So I checked out his history.

Oh. My. Fucking. God.

I have no father.
(, Mon 29 Nov 2010, 16:32, 12 replies)
Poster yes, it is me has reminded me of an ex-girlfriend's dad:
He was a mighty man - about 6'5 and built with it, with a head full of grey hair, and the most charming, gentle manner I have ever encountered. He also had a voice to match his manner - like a stoned Gandalf - very low, and very slow, but kind delivery. He was a vicar.

One day then g/f and I were pratting about doing nothing interesting, and I heard her mum knock on the door of her dad's study.

"What are you doing in there?!" she asked, exasperated.

"I'm not doing anything ... " came the reply, "I'm being ... "
(, Mon 29 Nov 2010, 16:02, 1 reply)
A bit of a DIY fail
Apologies in advance if I'm vague, I was told this months ago and I don't do remembering things that well!

My Dad likes his DIY, once running his own small painting & decorating business. He was generally handy around the house (I think he still is, just not at this house anymore) so when I heard this story I was a little suprised...

Many years back, my Dad was carrying out a bit of maintainence on his first flat. Just replacing a plug socket, nothing he hadn't done before so why bother turning the power off?

Anyway Mace Sr squats down after removing the old socket, realises he left some kind of tool just out of reach (blame his memory there) and leans over to get it. Naturally gravity jumped in and chose to pull him backwards... and clever clogs grabs the first thing he can to steady himself- the nice, shiny and very much still on wires hanging out of the wall, causing him to shoot backwards and smack his head anyway.

Bless him.
(, Mon 29 Nov 2010, 15:37, 3 replies)
I enjoy lying
to the boys. The eldest is getting difficult to trick, he tends to disbelieve everything I say now, but the other two, 13 and 14, are still gullible. When we went on holiday this summer, I managed to convince them that "jet-ski" is a russian word, meaning "jet", and that the guitarist from ZZ-Top, Billy Gibbons is now cleanly shaven and a presenter on day-time TV. They have (sadly) been corrected in their belief that "Tie a yellow ribbon 'round the old oak tree" is in fact NOT the American national anthem. I like to believe that a few carefully chosen un-truths will lie dormant, hidden, perhaps for decades, like some Cambodian land-mine. Until one day, some time in the future, it will come out in casual conversation, and by then they may even have forgotten HOW they know it, they'll just KNOW this absolutely wrong piece of trivia. Makes me laugh, just thinking about it. Proper evil laughter too!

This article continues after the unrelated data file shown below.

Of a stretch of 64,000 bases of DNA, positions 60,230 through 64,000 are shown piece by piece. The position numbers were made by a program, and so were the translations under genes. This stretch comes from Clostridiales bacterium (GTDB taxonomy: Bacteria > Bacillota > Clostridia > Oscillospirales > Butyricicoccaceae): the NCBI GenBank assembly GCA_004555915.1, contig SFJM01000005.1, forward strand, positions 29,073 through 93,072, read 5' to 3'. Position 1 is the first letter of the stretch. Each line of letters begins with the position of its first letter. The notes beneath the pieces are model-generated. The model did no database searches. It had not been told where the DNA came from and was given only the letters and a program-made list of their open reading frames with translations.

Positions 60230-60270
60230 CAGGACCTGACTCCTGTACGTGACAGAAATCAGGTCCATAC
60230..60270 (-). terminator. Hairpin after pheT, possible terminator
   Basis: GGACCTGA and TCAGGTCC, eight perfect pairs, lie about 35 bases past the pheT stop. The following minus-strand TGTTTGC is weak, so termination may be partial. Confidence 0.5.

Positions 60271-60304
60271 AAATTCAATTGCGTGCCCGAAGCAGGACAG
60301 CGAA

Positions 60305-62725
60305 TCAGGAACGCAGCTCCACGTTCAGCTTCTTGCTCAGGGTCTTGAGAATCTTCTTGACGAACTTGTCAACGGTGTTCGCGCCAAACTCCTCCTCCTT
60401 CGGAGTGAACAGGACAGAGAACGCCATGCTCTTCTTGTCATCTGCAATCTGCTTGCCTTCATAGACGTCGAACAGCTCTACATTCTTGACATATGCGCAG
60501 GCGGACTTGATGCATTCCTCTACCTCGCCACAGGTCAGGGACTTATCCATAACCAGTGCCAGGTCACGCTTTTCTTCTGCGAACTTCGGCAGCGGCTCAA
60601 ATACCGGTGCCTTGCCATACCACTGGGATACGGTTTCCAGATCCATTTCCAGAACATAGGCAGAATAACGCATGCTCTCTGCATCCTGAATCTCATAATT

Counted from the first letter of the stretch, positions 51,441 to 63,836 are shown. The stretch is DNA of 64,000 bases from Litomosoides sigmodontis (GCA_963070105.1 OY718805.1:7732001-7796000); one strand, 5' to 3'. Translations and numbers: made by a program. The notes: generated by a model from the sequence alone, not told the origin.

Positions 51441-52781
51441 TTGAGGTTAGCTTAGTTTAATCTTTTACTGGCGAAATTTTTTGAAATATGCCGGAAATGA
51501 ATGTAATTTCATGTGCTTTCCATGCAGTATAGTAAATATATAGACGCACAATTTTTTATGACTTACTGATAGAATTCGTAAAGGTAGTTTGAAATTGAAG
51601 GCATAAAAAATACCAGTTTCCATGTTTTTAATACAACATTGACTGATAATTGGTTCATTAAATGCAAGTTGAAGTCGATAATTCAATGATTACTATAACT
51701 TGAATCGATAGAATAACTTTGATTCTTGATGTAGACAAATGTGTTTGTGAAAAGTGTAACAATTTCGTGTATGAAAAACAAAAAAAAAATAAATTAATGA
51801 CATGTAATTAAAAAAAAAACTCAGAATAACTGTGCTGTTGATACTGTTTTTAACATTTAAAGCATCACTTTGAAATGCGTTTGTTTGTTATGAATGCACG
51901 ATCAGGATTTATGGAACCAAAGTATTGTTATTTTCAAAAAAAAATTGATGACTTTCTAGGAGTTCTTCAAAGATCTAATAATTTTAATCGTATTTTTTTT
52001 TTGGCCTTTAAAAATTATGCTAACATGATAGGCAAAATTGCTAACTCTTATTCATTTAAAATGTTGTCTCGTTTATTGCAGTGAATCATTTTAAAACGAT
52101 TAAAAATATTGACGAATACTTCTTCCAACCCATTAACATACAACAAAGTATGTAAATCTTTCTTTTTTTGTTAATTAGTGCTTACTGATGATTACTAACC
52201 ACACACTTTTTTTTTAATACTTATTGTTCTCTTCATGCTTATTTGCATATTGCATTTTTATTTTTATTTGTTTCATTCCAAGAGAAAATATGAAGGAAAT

(, Mon 29 Nov 2010, 15:27, 5 replies)
I might be a bit odd

I didn't have what you'd call a close relationship with my Dad. He wasn't into sport so we never went to a match or fishing together. He wasn't into music, so we never talked about how rubbish his or my taste was. He wasn't practical with motors or tools, so we never did projects together. We only got a telly to watch the moon landing and it was never in the living room, so we never sat around like the Royale Family. I have three brothers and he was always proud to have four boys, but we never really DID anything together. He wasn't a drunk, never lost his temper, worked hard all his life, built up a business that then went under in the early 1980s. He picked himself up, found another job and made a success of it. I've never had a heart to heart talk with him, but equally, I've never had a fight or serious argument with him either.

The thing is, the older I get, the more like him I realise I am. The only difference being in my relationship with my daughter which is - I like to think - very close.

I don't even know if I love him; I don't actually like him very much as he's annoying and opinionated and rubs people up the wrong way. He'll be 80 in a year or two but is still active and fit and very caring and devoted to our Mum.

From him I've inherited a ability with 3-D design, a love of words and writing, monogamy, hard work, safe driving, loyalty, independence, need for solitude, love of travel. Is it time to give him something back?

Sometimes, it's harder to be a son than a father...

Sorry for total lack of funnies or (possibly) interest.
(, Mon 29 Nov 2010, 15:18, 1 reply)
Watched too much Teenage Mutant Hero Turtles..
...as a seven-year-old, and decided that I wanted to eat a chocolate spread and marshmallow pizza. After somehow persuading mum to buy the bases and ingredients, she went out for the evening leaving my dad 'in charge' of proceedings.